FAQs on Estate Planning and Administration
What is probate?
The Probate Court is the county court that supervises the division and distribution of an individual’s property after that individual has died. The general process is that the Will is filed in the Probate Court, the Court appoints the Executor named in the Will, and the Executor carries out the administration of the estate, giving notice to creditors and family members and filing reports with the court as required by state law and local court rules. The probate process is finished and the estate is closed when all creditors, taxes and administration expenses have been paid, and the remaining property has been distributed as required in the Will.
What is a living trust?
A “living trust” or “revocable trust” is a trust created during life to hold a person’s assets for their own benefit. There are a variety of reasons to transfer assets to a living trust. These reasons include planning for disability, planning to avoid probate after death, and planning for professional asset management.
What happens if I die without a Will?
Many people die without having prepared a Will. When this happens, state law directs how the person’s property is distributed. The rules of “intestate succession” in Tennessee provide, for example, that if a person dies leaving behind a surviving spouse and one child, that deceased person’s property will be divided equally between the surviving spouse and the child. There are different rules for different family configurations.
Will the government take my estate for taxes?
Those with estates larger that the exemption amounts for federal estate tax and state estate or inheritance tax can include planning in their Wills or trusts to minimize the tax that will be owed. In Tennessee, those with estates in excess of $1 million are subject to Tennessee inheritance tax on any amount over the $1 million exemption. In 2010, the federal estate tax exemption is unlimited for those dying in this year, unless Congress passes legislation that reinstates the estate tax for 2010 retroactively. In 2011 the federal exemption returns to $1 million. Planning to minimize estate and inheritance taxes is particularly difficult when the exemption amounts and tax rates are so uncertain. Hopefully Congress will act to remove the uncertainty for those engaged in planning their estates.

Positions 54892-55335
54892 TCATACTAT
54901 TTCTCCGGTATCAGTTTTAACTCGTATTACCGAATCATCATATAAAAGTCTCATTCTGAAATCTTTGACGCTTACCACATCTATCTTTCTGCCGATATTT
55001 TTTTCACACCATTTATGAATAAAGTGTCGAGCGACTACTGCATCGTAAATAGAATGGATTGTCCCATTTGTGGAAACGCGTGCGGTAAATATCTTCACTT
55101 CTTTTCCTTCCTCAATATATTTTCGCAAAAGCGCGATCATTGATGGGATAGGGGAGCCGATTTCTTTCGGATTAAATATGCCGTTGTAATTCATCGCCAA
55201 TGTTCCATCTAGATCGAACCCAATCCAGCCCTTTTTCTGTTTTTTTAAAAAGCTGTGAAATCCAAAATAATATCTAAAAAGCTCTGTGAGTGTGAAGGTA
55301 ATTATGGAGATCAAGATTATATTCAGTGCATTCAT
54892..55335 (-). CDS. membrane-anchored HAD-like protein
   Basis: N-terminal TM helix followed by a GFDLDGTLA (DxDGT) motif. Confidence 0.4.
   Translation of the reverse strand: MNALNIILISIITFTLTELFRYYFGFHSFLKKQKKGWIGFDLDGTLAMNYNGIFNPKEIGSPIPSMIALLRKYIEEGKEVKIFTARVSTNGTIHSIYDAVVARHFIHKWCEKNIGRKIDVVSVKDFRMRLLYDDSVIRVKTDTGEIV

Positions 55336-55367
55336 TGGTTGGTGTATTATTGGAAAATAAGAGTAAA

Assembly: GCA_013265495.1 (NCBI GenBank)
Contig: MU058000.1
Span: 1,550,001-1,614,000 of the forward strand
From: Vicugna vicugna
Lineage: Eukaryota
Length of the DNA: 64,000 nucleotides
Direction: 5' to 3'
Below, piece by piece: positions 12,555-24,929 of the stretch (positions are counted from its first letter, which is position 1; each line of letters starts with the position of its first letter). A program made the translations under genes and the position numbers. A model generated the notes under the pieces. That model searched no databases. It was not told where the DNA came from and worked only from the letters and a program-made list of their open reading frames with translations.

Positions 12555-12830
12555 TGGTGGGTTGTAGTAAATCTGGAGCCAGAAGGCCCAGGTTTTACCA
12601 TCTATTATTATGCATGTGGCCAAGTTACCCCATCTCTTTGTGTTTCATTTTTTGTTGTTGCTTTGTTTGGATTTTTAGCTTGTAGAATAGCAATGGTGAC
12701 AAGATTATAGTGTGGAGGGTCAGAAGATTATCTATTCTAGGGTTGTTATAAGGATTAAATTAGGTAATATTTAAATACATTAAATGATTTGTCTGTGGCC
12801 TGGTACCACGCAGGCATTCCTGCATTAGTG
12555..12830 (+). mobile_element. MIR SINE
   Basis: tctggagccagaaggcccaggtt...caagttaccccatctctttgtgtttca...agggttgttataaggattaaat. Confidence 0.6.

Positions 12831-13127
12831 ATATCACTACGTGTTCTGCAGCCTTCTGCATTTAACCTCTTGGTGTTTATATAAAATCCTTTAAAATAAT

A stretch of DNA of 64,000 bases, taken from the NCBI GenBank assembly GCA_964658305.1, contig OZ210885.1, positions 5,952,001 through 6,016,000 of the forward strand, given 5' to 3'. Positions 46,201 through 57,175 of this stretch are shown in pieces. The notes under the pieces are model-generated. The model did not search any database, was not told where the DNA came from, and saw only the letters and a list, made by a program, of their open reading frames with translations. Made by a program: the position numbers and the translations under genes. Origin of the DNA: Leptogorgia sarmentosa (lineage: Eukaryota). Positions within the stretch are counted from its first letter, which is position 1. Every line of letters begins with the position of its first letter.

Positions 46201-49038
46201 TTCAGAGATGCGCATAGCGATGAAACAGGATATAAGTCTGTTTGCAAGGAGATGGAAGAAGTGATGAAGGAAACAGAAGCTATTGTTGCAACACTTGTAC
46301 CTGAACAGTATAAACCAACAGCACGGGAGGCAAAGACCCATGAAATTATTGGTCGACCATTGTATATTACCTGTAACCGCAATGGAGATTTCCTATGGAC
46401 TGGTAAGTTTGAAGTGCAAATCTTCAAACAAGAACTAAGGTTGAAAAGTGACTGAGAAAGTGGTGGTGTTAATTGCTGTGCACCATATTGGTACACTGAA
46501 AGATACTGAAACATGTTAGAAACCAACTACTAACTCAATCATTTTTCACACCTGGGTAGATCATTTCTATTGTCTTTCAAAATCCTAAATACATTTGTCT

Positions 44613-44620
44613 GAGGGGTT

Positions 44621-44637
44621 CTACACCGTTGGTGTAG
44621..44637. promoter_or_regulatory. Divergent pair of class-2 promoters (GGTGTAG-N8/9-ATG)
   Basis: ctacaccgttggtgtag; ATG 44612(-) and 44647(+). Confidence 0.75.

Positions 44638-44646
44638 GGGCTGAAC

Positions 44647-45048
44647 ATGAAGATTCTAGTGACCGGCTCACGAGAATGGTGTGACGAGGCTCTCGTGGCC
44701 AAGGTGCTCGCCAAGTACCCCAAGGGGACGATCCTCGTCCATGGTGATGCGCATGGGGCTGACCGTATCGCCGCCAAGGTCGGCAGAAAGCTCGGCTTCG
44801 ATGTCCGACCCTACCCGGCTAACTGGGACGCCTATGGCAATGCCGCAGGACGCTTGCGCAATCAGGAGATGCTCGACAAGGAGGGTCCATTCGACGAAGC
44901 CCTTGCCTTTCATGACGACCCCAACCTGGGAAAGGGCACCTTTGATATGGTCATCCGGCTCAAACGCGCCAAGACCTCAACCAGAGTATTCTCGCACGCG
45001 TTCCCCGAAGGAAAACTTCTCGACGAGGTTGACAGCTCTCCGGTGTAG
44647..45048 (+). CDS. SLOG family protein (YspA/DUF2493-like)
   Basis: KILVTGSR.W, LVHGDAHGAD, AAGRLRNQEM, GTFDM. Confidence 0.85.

What’s the difference between an estate and a trust?
An estate is created at a person’s death with the assets that are titled in that person’s name alone and pass under the person’s Will. The estate is opened in Probate Court after death and closes when the estate administration is complete and all of the assets have been distributed. The Executor is responsible for carrying out the terms of the Will and seeing that the estate is properly administered. If there is no Will, the Probate Court appoints an Administrator to see that the estate is properly administered and the assets distributed according to state law. The estate may be open for anywhere from 9 months to several years depending on the type of assets in the estate and the problems encountered during the administration.
A trust can be created during the life of the creator of the trust (the “grantor”) or after the death of the grantor. Depending on the purpose it serves, a trust can last for a few years or for decades. A trust can be created to hold assets given to a minor child until he or she reaches age 18. A trust can be created for tax purposes to hold assets for the benefit of a surviving spouse for the rest of his or her life. A trust can be created to hold a life insurance policy and the proceeds of the policy after the death of the insured. The Trustee is the person responsible for holding the trust assets, making sure assets are properly invested, and distributing trust income and principal as directed by the trust agreement.